Bad Dreams, Bad Storytelling

Author: Tim Meyer

Malignant Summer starts with a coming-of-age treasure-hunt-across town but ends with the Mother of Dead Dreams and a haphazard team of kids trying to save the world. As the plot slowly, slowly, slowly inches across five hundred plus pages, the kids (mostly three interchangeable boys) make dick jokes and speculate about the end of the world and their friendships. Meanwhile, a malevolent entity that may or may not have something to do with the insidious chemical plant in town is invading dreams, sending dire warnings, and claiming the town’s children with a rapid cancer, one by one. It’s up to the boys then, and a few later added female companions, to take on the supernatural baddie, find out what she wants, and shut her down.

Malignant Summer is a very disjoined story. It’s hard to even summarize, because while the story knows what it wants to be (a kid version of the Scooby Gang or even the Losers Club from It), it doesn’t know what this nameless monster is and where this evil chemical plant comes into play. After hundreds and hundreds of pages, we’re still just as confused as the kids.

There is both too much and not enough going on. We have a bad girl trying to turn good, three boys growing up and facing their fears, a disgruntled teacher with unrealistic encounters with the boys, a teenage boy trying to show some love to the unloved, a psychotic mother in an institution making dire predictions and trying to kill her son, a guilt ridden father wondering if he’s doing the right thing, some shady chemical plant employees, the chemical plant’s illegal dumping activity crew (read: monster bait), a long ago group of Puritans/the city’s first inhabitants, a hysterical vision dude, endless rounds of disposable teenagers, and the Mother of Dead Dreams . . . plus some zombie like citizens with flowers sprouting from their eyes. It’s not entirely clear which of these side stories is the important one and how or if they connect. And I didn’t even cover all the side stories. I spared you.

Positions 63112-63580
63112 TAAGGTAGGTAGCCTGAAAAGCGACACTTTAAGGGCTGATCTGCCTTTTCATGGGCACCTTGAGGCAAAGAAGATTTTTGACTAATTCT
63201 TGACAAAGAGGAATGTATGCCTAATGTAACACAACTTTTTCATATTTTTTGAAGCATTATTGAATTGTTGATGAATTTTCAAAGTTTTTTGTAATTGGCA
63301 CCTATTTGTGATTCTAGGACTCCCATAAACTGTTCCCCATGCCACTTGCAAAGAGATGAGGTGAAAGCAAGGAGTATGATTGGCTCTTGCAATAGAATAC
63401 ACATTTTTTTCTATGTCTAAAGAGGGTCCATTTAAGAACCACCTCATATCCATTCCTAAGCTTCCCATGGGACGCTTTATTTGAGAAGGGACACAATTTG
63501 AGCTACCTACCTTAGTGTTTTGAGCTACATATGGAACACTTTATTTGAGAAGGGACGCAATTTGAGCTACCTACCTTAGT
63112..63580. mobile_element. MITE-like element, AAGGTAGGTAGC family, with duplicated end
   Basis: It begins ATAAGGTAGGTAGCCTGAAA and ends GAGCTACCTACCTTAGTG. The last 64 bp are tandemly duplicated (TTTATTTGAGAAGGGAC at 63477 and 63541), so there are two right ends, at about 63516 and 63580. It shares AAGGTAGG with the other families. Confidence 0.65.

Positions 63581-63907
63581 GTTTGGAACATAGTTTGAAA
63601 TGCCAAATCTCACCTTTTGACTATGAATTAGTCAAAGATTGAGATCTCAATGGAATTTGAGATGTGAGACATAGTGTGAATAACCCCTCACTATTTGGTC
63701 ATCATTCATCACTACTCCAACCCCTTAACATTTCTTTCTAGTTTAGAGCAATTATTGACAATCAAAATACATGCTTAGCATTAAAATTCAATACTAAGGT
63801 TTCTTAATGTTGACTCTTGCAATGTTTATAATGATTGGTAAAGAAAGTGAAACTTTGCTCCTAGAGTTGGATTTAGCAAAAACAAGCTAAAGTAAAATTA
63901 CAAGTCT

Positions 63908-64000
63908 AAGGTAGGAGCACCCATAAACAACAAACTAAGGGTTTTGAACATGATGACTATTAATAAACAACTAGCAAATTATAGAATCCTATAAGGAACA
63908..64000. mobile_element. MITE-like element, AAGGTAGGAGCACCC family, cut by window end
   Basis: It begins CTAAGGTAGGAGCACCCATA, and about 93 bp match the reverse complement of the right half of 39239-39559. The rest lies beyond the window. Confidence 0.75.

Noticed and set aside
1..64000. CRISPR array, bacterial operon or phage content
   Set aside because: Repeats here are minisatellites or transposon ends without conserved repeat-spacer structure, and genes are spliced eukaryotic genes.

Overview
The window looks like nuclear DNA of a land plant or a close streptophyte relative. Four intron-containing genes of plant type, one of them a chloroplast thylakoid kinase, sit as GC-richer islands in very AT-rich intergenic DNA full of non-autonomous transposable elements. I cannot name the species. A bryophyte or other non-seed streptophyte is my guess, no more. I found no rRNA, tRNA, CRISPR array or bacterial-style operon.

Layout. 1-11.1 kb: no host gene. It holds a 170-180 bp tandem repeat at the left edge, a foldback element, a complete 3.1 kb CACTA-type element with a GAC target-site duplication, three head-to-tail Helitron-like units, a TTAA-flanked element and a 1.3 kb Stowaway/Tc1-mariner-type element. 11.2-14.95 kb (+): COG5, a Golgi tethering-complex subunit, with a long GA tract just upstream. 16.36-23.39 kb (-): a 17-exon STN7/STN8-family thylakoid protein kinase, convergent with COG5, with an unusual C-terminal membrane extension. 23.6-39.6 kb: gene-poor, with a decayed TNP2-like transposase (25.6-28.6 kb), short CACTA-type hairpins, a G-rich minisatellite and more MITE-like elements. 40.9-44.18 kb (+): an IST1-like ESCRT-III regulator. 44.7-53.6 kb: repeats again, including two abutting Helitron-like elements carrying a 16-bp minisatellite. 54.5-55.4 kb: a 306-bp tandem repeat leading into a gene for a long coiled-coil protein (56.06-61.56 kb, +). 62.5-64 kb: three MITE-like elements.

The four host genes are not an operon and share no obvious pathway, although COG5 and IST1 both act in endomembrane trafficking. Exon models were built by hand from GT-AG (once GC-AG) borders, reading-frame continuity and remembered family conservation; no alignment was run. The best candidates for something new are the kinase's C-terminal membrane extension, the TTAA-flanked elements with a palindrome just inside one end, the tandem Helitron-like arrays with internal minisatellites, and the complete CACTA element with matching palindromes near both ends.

Image by Square Frog from Pixabay

What is consistent is the extreme slowness. Only one character stands out – bad girl Jewel trying to go good. The three boys are interchangeable and seem more concerned with the last summer of their youth and having some fun than this flowery apocalypse. All the parents are equally horror-movie oblivious; the chemical plant people are maniacally laughing in the dark with that fourth-quarter money-grabing mentality (which doesn’t make sense since they live in the town too and are drinking the water), and then this weird mother with glowing yellow eyes and some sort of scheme and origin that makes zero sense in the end lurks in the background. There is certainly potential, here and there, but the story never settles on any one focal point and The Mother herself is poorly explained, as is her inexplicable scheme.

When we finally finish the tale, it’s with a sign of relief. This story was both boring and unrealistic. If the fate of all earth is in the hands of these kids, who neither think things through nor even attempt to share information with each other or the adults, then there would have been no “happy ending” and no dramatic showdowns between an immortal evil power and a fifteen-year-old armed with dick jokes. Stephen King got away with it; he made us believe and accept. But Malignant Summer does not have that same careful logic, that steady charm and breathless nostalgia. In the end, Malignant Summer had no redeeming feature other than that it ended. It was a pity, because the idea and even some of that fetid plant imagery had potential, but the delivery lacked coherence and enthusiasm. Not recommended.

– Frances Carden

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Frances Carden
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